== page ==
INTERNATIONAL DESK: Amnesty International has called on Pakistan to stop deportations and detentions of Afghan refugees, TOLO News reported. In a statement, Amnesty International said the action by Pakistan began while Afghanistan was in a humanitarian crisis.
Amnesty International stressed that Pakistan must respect the rights of Afghan refugees. It asked Pakistan to stop the process of deporting and detaining Afghan refugees.
It stated that the deportation poses a significant threat to the human rights of Afghan women and girls.
In a statement, Amnesty International said, “For decades, tens of thousands of Afghan refugees have made Pakistan their home. However, this recent decision will force Afghans back to danger in Afghanistan”, TOLO News reported.
“Notably, the deportation pose a significant threat to the human rights of Afghan women and girls, including their rights to education, work, and freedom of movement. For most Afghan women and girls, their only chance of gaining formal education is through staying in Pakistan,” it added.
Alireza Karimi, a refugee’s rights activist, said the statement of the United Nations Office also included that the Pakistan police by misbehaving and harassing elderly people can have a “very negative effect” on the mood and mental state of Afghan refugees. Political analysts do not believe that Pakistan’s action is appropriate in the current situation.
“The statement of the United Nations office also mentions that the Pakistpolice, by misbehaving, extorting refugees, and harassing elderly people, homeless women and children, can have a very negative effect on the mood and mental state of Afghan refugees,” TOLO News quoted Karimi as saying.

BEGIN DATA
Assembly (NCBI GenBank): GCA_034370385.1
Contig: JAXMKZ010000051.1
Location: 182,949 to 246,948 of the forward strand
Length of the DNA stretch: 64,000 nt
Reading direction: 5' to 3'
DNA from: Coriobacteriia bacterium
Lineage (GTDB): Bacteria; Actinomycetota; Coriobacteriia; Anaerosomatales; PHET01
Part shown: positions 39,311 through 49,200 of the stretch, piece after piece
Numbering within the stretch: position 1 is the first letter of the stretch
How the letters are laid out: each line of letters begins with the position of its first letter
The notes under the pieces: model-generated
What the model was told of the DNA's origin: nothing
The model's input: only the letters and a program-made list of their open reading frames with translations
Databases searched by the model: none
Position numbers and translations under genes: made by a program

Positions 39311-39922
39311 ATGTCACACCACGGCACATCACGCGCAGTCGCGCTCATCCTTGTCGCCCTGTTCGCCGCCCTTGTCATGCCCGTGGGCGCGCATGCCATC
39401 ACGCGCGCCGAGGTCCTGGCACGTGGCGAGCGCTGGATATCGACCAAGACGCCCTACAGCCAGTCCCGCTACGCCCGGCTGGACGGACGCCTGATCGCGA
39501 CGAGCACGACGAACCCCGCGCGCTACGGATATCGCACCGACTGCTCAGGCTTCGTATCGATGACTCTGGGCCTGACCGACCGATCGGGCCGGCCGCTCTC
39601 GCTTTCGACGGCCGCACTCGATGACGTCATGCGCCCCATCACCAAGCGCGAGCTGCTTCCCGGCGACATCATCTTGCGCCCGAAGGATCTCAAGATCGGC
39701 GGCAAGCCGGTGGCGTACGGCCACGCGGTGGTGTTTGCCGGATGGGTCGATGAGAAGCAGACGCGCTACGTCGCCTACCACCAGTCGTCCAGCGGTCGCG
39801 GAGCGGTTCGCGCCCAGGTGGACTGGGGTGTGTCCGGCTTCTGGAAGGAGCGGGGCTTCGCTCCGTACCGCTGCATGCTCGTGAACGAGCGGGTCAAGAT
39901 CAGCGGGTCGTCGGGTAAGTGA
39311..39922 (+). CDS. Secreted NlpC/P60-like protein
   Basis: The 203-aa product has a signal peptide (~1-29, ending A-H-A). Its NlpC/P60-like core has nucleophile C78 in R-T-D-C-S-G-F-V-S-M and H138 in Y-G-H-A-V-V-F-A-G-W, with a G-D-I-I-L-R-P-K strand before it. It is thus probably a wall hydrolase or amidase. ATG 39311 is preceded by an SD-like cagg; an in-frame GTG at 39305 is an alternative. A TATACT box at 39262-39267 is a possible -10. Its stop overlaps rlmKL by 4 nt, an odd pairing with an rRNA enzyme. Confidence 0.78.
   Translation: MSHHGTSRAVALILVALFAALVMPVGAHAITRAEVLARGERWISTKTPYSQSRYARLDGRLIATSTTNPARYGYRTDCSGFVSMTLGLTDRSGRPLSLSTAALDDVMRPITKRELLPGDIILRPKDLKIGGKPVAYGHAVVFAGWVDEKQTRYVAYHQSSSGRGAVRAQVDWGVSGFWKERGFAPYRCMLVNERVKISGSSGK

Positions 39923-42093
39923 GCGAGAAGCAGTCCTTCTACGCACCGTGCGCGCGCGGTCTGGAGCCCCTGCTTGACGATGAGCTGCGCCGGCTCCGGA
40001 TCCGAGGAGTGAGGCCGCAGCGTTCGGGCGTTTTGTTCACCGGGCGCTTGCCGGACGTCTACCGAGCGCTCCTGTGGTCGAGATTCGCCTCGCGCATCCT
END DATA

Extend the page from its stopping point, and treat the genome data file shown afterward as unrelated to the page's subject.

Meanwhile, the Afghan refugees who have been deported from Pakistan following Islamabad’s deadline, are struggling with cold weather amid dire conditions, TOLO News reported. The deportees said that they were forced to leave everything behind in Pakistan and are now facing dire conditions.
Pari Gul, an 80-year-old woman, had been living in Pakistan for 40 years. She said, “We have spent 40 years in Pakistan. We have done farming. They have forcefully deported us. If they give us anything, we will be happy. We don’t have a house and land.”
Earlier in October, Pakistan announced it would expel over 1.73 million undocumented Afghan refugees after November 1. Meanwhile, the deportees raised concerns about their situation as the weather is getting cold in many areas of Afghanistan.
“We cannot do farming and we don’t have any house. We want the Taliban to help us,” TOLO News quoted a deportee named Zahir. Taliban has prepared a terminal in Kabul’s Sarai Shamali area as a camp for the deportees. The camp has more than 50 tents and it has the capacity to hold 500 people.
“This is an emergency process. They will be staying for one or two nights in the terminal. We provide them with all facilities,” said Kabir Khil, head of the terminal.
The spokesman for the Taliban-led Kabul security department, Khalid Zadran, said that they have made preparations to help the Afghans being deported from Pakistan. (TOI)